Most funeral homes offer a number of other services that range from writing obituaries, providing floral arrangements, accepting donations for named charities, and keeping records on those attending funeral home viewing and memorial services.

The foregoing was not an option for most people living in rural parts of Appalachia until the middle of the last century. The cost of funeral services could be prohibitive for many families. As well, the ritual of “burying our own” was deeply ingrained in the mountain culture.

It would be a safe assumption that the 14 or so burials preceding that of the 1975 interment of Forest Workman in the Workman Cemetery, were handled entirely by the Workman Family.

Based upon historical records and anecdotal family stories passed down through generations, the washing and dressing of the deceased was generally relegated to the women.

Many of these stories tell of a deep sense of tenderness and care in preparing the body for burial – it was, after all, the final intimate demonstration of respect and love afforded to the departed.

Building a coffin and digging a grave was generally the province of the adult men in the family. Here in the mountains, the frozen ground of the winter months could prevent a timely burial. This inevitably meant that the body would have to be stored until such time as the ground thawed out.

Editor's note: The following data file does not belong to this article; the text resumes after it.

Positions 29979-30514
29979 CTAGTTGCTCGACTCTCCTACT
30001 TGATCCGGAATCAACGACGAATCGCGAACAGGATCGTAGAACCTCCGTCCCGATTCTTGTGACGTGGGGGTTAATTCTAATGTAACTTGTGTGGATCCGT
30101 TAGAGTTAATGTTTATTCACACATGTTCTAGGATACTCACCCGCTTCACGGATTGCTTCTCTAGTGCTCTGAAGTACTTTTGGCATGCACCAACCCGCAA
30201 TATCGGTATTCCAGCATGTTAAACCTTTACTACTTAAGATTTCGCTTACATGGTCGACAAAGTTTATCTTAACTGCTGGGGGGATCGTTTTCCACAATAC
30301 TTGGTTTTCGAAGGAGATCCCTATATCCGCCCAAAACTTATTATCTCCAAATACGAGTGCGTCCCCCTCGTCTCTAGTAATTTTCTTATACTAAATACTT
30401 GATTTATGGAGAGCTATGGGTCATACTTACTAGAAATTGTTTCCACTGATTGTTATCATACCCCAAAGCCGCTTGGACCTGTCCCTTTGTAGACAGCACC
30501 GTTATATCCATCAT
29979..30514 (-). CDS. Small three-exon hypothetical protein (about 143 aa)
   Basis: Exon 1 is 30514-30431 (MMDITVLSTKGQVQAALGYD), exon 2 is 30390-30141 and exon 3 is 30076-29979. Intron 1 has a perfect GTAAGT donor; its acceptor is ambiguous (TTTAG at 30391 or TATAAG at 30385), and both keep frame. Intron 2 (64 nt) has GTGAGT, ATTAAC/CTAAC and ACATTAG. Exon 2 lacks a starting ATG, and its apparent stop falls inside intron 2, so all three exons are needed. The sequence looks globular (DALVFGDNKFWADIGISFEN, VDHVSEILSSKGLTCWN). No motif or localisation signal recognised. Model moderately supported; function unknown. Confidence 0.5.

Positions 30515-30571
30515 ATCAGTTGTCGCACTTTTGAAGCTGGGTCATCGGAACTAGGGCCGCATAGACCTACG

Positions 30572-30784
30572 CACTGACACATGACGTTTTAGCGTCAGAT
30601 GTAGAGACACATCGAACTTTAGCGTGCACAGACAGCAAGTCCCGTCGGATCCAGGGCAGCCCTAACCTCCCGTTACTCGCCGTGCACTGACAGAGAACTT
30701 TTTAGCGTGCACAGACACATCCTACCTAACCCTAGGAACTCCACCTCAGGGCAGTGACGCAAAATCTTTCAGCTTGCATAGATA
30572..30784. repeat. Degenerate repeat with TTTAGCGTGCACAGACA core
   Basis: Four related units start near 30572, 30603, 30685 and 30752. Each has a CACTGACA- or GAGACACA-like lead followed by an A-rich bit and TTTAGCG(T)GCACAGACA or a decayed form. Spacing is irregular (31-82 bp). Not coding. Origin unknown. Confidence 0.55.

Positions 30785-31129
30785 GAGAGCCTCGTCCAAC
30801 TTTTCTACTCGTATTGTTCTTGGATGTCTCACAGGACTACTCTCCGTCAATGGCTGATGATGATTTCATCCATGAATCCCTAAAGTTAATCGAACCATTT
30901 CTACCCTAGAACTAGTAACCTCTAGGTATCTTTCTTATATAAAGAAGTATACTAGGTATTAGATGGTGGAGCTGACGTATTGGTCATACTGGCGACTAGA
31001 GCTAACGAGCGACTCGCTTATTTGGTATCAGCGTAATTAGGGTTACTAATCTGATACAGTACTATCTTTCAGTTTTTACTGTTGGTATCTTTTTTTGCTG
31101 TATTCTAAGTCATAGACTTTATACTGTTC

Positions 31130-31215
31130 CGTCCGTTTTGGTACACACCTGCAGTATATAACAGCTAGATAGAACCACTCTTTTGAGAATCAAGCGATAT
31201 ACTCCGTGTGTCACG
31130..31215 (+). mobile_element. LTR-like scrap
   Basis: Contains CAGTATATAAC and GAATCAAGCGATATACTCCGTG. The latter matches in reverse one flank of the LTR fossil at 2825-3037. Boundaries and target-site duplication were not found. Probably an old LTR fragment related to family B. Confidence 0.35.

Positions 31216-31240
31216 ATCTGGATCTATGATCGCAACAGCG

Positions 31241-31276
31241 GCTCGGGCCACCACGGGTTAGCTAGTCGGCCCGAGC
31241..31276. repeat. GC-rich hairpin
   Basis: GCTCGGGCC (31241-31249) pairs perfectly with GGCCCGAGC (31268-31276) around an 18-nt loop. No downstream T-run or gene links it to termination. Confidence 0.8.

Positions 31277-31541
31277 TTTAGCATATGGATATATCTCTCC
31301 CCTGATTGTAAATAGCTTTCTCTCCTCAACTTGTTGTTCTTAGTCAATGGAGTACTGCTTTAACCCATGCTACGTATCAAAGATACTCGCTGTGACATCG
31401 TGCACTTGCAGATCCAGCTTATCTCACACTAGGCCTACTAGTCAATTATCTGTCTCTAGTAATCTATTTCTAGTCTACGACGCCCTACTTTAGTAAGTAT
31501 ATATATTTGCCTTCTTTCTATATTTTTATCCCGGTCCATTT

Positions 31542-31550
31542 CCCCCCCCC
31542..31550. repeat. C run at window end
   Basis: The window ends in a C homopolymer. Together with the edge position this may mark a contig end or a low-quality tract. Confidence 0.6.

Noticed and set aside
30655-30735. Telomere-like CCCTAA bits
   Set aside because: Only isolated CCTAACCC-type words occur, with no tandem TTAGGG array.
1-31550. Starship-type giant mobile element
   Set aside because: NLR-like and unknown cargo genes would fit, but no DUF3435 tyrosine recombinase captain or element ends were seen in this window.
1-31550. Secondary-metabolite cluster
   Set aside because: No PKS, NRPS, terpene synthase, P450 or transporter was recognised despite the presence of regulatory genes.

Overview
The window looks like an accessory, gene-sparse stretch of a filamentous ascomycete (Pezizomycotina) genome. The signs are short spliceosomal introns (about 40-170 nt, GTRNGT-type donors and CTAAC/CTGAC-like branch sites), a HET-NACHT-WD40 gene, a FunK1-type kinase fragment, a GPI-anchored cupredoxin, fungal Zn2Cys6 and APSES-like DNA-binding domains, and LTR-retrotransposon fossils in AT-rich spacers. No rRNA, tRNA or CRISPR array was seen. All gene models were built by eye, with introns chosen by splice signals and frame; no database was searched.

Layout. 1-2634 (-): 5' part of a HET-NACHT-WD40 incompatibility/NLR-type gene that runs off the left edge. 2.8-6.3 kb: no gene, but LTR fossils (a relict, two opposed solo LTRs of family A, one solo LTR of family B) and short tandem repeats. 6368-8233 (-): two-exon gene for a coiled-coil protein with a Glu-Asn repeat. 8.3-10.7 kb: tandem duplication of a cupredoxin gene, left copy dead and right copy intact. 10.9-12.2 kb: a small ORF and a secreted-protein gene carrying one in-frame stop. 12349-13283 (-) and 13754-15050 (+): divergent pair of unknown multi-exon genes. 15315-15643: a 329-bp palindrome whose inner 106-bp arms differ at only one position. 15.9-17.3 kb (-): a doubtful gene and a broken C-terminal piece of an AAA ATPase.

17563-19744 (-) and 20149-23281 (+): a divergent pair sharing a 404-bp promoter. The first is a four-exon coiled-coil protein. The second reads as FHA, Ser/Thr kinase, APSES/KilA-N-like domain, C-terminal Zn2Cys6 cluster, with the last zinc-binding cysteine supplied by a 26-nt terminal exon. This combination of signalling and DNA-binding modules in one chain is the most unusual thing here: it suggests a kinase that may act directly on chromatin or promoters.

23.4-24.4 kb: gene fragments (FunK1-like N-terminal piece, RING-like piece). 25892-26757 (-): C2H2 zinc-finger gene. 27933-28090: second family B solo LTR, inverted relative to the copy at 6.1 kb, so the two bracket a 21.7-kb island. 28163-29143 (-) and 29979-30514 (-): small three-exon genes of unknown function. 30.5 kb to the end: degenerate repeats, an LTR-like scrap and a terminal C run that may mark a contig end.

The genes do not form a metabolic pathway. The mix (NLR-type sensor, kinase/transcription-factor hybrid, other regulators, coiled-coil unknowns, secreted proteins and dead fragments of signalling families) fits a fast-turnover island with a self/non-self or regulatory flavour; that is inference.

Those who passed on in the frigid winter months were often stored in barns, sheds and other unheated areas where they could be protected from animals and remain frozen. Imagine passing by these frozen bodies daily in the course of farm chores. 
The grief is only prolonged by the conditions of winter. Another round of grief awaits the spring thaw when the body is finally laid to rest, giving rise to new tears.

The serviceberry tree (Amelanchier arborea), sometimes called ‘sarvusberry’ in Appalachia, blooms early in the spring, about two weeks before the dogwood. An oft-repeated story is that the tree got its name from the fact that the bloom signaled the time when the ground had thawed enough to bury the dead and conduct the funeral “service,”  – and the tree also provided the flowers.

It has been stated before in these dispatches that our forefathers must have been made of sterner stuff. You may say that it was just thrust upon them out of necessity, but some aspects of these hardships may have a value that we just simply fail to perceive. 

In the next dispatch from Watoga State Park we will examine how one man and his son’s generosity became contagious when it came to honoring those buried in one of Pocahontas County’s many small family cemeteries.

Please stay tuned.

From the mountain trails of Watoga,
Ken Springer
ken49bon@gmail.com

Thanks to Doug Lantz, Find A Grave, WV Department of Arts, Culture, and History; and Spade and the Grave.

Inco-Check